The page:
Hm, how practical is it when threads are closed merely because some people come to read two weeks later? Continuing the discussion from Review of Yasha Levine's Surveillance Valley, with a strong criticism of Google as well as the Tor project:
Interesting that the idea of doing a decentralized network was immediately connected to the idea of doing bulk surveillance and control… but it doesn’t really add up. The early Internet didn’t have central websites… DNS and IP4 assignment coordination didn’t empower anyone to really control what happens with net technology, as opposed to the way IBM’s BITNET operated for example. Also, in the 60’s it wasn’t exactly predictable that the US would remain leading provider of router technology and operating systems, and that forty years later it would become feasible to break into routers, set up deep packet inspection and ex-filtrate traffic this way. So the only thing that I know can be said about the early Internet not always being on the side of its users was the way IP spoofing was not impeded.
Time warp to the creation of Google, I presume that part is based on “How the CIA made Google” which is indeed an impressive read. Next, Tor. Tor was designed to achieve a lot, but not to be resistant against a global passive attacker. Until Snowden, there was no knowledge that a global passive attacker exists. It is a tool designed to – most of all – access websites, so its low latency is its greatest weakness — but this weakness is intrinsic to the kind of protocols it is forced to work with, the web. Still, not everyone immediately conceived of the kind of de-anonymization attacks you can run if your target is running a long-term hidden service website or if your target is consistently accessing web sites you are in control of. In other words, yes, the US is certainly in a position to de-anonymize a lot of Tor activity, both by being a global active attacker (FOXACID and HACIENDA are clearly beyond being passive) and having PRISM access to G-Mail and Facebook. But neither is viable for regional governments… so it is, to my knowledge, technically inaccurate to say that it is irresponsible for dissidents to use Tor. The only thing dissidents need to figure out is how to not get caught using Tor. Massive amounts of Chinese activity in the “darknet” seem to indicate that they know how to do that. And for the rest of us, it is still better to make it annoyingly difficult for the US to mass de-anonymize us than to use the Internet naked. The massive amounts of undetected crime going on within Tor also indicates that it isn’t as broken as some claim it to be, that’s why I suggest we should regulate Bitcoin harder…
The “stick it to the Man” philosophy in the hacker community probably goes back to those 90’s crypto punks who won the first crypto war for liberation of PGP. A spirit carried on into the “Declaration of Independence of Cyberspace.” That text reads wonderfully but makes dramatic ideological wrong assumptions which have backfired ever since. I’ve been trying to promote regulation pro-actively weeks after the Snowden scandals but found it quite hard to get any hackers involved as their indoctrination of refusing the State is so profound, they effectively enable the Man in the first place by spending all their lives producing wooden toy guns, as you put it, rather than having a say in politics. Plus working for the Man to make a living, probably. The whole tragedy of Silicon Valley counter-culture follows. By the way, here’s a copy of that Richard Stallman article without all the surveillance on it.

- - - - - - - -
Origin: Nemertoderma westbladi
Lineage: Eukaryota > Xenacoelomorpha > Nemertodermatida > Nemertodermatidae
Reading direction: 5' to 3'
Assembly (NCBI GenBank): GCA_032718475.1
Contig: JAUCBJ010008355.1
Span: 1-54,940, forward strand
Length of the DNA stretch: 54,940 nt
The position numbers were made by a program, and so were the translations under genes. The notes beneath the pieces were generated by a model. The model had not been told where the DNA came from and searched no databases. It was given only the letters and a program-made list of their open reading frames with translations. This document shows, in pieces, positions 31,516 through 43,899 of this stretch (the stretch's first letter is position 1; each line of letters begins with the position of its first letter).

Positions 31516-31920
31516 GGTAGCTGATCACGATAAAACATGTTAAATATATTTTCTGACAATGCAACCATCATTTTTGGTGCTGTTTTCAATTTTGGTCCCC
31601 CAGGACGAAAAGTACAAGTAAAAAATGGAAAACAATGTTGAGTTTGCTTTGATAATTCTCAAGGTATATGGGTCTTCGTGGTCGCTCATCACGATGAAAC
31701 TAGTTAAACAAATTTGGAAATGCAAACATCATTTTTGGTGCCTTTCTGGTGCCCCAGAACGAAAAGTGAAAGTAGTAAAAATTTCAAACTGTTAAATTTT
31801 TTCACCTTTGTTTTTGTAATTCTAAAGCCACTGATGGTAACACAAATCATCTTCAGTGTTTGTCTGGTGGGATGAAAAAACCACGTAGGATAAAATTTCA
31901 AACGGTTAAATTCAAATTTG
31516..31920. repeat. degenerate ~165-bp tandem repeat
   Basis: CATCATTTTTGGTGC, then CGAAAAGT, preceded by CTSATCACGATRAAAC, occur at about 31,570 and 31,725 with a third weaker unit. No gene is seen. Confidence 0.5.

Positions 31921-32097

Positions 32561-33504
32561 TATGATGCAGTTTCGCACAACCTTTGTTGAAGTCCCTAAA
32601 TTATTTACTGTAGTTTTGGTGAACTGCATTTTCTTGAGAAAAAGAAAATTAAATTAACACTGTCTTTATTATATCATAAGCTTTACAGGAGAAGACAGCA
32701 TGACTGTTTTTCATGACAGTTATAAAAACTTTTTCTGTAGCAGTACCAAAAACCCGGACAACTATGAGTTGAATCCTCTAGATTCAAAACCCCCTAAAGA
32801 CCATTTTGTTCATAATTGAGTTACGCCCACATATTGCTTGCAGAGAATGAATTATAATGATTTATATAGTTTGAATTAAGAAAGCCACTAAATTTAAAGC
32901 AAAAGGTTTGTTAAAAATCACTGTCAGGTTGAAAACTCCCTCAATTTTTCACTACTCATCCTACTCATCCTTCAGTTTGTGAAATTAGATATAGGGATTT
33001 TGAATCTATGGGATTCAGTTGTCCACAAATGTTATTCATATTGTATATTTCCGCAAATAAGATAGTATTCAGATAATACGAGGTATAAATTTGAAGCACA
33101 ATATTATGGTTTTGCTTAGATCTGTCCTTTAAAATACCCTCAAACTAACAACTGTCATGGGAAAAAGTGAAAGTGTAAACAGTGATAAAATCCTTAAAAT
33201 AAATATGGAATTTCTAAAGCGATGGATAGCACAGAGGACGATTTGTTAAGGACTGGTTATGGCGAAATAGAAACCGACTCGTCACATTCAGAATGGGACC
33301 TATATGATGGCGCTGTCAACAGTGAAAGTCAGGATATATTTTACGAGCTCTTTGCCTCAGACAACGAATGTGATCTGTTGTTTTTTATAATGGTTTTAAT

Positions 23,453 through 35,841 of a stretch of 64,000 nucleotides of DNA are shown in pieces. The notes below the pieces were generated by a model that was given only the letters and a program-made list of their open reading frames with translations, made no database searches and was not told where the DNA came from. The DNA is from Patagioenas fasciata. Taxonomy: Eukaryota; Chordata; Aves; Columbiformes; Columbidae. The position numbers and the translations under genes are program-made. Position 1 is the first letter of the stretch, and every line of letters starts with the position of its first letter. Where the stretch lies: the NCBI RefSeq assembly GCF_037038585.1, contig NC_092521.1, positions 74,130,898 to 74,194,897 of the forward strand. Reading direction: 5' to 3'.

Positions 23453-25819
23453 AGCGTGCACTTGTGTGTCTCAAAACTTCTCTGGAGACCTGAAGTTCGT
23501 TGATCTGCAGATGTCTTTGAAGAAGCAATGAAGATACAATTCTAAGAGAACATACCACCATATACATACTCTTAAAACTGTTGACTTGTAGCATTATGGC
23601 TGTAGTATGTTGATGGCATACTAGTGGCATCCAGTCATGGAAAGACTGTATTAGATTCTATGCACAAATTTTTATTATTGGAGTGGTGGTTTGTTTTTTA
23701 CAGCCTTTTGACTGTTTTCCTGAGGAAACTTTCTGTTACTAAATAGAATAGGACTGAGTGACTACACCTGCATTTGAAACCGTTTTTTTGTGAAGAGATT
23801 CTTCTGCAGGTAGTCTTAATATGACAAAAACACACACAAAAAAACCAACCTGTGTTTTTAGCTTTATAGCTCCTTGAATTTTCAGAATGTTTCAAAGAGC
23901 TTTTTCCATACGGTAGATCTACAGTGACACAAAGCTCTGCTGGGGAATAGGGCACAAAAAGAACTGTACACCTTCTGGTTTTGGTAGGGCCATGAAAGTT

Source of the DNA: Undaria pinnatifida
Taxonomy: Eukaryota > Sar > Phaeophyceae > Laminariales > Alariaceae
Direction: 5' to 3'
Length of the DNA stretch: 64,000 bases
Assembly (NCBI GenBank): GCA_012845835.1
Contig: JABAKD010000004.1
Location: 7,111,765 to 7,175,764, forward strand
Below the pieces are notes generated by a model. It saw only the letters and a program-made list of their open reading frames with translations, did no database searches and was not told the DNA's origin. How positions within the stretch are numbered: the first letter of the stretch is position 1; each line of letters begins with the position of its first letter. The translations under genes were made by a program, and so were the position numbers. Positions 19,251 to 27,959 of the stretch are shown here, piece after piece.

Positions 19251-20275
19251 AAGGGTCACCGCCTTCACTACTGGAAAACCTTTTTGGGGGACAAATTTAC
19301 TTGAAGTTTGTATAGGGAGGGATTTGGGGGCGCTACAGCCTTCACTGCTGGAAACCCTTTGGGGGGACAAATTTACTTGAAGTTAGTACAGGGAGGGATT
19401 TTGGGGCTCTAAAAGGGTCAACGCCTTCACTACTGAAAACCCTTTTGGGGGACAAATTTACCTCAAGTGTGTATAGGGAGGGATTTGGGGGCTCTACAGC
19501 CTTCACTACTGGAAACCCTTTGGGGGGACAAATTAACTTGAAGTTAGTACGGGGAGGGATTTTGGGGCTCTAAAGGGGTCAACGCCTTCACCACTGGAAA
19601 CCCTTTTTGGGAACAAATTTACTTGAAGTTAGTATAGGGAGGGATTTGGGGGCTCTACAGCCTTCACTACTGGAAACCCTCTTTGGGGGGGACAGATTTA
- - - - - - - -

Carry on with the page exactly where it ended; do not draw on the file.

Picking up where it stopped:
I still have to understand how it is ethically worse of Google to enable military drones when it is actually enabling the disposal of worldwide democracy and therefore a building block for worldwide dystopian conditions. I find the revolt by Google employees superficial, heavily in denial of the implications of Google’s business model.
Regarding Appelbaum, USgov is a multi-headed hydra… just because some parts of it may have a strategic interest in Tor not getting used by large chunks of the population, others want it to be used by dissidents in ideologically opposed countries. So they dared to finance a guy that would heavily promote the use of Tor also among those people that produce cover traffic and make it harder for NSA to weed out relevant Tor traffic. Also, it makes it harder to do mass surveillance. If we want to be accurate rather than making wild guesses, the questions to ask in regards to the credibility of Tor are, who is running the directory servers? Are exit nodes being tolerated that try man-in-the-middle attacks on Tor users?
Jens in the comments has a point in that regard:
It would be very surprising to me if anyone could pinpoint any single person or entity in the US that drives policy decisions based on a consistent set of goals. Even more so over decades.
In the comments you say…
given the nature of ARPA’s activities, I don’t think it’s wrong to speak about it as a “surveillance and control mechanism”.
That’s inaccurate. Just because ARPA needed a system that would work if parts of it are nuked doesn’t mean that it is suitably designed for surveillance and control, which it clearly isn’t. The fact that it is digital is what made it suitable for surveillance and control in the long run, any any centralized architecture would’ve been there much earlier.
I find it delicate to post such opinionated and fact-lacking theories in the name of FSFE.